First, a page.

The podcast poses these problems for you, the readers of science:
- Who writes the science on the web?
- What is their agenda?
- Why don't scientists write it?
Proposals -> Research -> Papers -> Proposals -> ...This is the Carnot Cycle of Research Work.
Proposals fund Research. Research produces Papers. More Papers increases the odds your next Proposal gets funded. Repeat until you retire.
We need to add a 'Public Engagement' fork after Research.
Most scientists agree with the 'big picture' concept that the public should be reasonably informed about science, because they are the ones that vote and fund much of the science done at the national level.
Put another way, if scientists don't engage the public, the agenda is being set without us.
However, building a career on unfunded mandates is not a good way to stay employed in science. The alternative-- an EPO-specific job-- has a lower salary than research. Finally, why should you give up your research to do EPO? Can't you do both?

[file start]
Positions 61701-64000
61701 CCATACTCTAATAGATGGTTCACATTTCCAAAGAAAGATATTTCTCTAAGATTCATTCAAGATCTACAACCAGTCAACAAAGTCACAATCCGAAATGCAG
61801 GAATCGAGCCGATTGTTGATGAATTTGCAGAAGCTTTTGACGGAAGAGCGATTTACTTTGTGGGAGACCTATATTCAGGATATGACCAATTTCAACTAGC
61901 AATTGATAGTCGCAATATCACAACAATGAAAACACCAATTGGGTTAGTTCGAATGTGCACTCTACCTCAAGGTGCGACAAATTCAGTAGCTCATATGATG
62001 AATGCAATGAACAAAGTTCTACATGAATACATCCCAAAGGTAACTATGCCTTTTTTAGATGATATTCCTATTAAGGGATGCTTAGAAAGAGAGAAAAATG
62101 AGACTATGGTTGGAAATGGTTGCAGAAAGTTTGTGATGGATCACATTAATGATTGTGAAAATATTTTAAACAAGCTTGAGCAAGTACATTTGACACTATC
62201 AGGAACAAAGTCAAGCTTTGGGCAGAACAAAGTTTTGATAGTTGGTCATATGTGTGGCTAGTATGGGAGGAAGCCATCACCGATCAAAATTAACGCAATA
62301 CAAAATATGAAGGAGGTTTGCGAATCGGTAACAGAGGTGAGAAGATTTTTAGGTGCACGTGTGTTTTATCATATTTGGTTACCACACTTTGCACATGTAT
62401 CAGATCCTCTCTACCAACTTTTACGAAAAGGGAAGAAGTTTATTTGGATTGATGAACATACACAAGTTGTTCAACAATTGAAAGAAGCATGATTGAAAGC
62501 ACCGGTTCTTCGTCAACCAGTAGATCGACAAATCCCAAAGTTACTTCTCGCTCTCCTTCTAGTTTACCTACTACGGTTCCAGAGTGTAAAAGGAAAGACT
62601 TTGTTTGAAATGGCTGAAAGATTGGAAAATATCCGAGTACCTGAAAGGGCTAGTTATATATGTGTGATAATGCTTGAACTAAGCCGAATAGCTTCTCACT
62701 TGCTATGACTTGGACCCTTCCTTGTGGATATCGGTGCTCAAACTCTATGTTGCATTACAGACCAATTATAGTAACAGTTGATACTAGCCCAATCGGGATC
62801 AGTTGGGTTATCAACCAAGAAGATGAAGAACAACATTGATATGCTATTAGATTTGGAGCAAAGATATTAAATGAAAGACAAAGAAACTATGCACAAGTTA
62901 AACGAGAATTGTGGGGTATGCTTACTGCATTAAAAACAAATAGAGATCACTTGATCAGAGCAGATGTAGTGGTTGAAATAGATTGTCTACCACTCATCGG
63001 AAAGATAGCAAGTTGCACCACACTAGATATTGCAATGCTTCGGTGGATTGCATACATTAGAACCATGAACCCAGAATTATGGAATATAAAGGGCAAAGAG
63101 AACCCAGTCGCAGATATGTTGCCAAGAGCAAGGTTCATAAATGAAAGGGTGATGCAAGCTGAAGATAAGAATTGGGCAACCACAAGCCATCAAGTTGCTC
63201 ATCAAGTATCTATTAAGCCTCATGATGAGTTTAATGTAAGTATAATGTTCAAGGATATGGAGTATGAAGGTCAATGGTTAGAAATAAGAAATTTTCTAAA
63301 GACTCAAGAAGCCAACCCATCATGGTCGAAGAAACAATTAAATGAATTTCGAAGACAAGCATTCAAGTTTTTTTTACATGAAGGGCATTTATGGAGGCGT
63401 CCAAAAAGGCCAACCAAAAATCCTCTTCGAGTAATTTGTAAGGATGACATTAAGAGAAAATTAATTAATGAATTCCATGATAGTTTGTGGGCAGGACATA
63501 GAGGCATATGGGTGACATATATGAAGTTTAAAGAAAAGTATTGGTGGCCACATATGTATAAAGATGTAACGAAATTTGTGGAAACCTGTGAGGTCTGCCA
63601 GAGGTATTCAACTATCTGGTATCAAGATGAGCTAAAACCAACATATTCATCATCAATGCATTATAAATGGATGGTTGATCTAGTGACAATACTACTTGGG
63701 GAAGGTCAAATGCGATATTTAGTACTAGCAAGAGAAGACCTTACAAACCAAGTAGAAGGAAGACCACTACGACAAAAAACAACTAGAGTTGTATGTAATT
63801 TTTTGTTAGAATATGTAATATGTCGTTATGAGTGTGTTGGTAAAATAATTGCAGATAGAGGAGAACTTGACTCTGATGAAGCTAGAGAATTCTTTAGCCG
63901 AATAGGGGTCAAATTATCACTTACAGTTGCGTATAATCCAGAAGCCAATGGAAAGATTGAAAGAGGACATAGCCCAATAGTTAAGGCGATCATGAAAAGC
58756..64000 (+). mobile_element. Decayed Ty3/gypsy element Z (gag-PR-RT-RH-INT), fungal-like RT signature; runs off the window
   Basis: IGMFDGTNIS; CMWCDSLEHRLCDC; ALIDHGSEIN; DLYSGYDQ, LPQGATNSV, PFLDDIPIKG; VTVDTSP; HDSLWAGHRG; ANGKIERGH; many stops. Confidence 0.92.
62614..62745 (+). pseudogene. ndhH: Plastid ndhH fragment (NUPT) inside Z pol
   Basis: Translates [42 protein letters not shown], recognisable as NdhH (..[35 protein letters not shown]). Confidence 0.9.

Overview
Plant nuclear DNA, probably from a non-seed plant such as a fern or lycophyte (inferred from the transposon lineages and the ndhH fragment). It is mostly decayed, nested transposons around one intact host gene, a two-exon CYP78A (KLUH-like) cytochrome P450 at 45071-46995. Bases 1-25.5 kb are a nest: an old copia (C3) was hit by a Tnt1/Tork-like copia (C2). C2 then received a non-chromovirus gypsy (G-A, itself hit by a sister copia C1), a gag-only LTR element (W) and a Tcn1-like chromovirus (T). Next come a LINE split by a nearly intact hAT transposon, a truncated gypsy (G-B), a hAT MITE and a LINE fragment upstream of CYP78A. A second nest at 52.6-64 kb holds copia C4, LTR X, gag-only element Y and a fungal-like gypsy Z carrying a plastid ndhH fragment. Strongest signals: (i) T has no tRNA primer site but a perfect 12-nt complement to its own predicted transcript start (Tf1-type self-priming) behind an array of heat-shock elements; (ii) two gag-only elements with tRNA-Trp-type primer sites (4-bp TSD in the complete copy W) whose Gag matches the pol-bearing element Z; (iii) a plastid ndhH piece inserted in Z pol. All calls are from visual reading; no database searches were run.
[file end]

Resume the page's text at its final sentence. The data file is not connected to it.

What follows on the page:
Institutional change and top-down support are needed if scientists are expected to engage the public.
My solution for moving us towards that is citation. If citation of web interaction is accepted at, say, the level of a Conference Proceeding, then engagement can be measured by managers and become part of of a career path. Sure, that sort of citation isn't equivalent to an A-list paper in ApJ or similar, but it is a useful metric.
Encourage engagement citations and the research cycle becomes broader, scientists engage more with the public, and the country benefits. QED.
Or use the time-tested method: just wait until the current generation of scientists die and the currently-blogging post-docs are in charge, and the change will happen. Your choice on timescales, but either way, it has to happen.
Tuesdays at The Satellite Diaries and Friday at The Daytime Astronomer (twitter @skyday)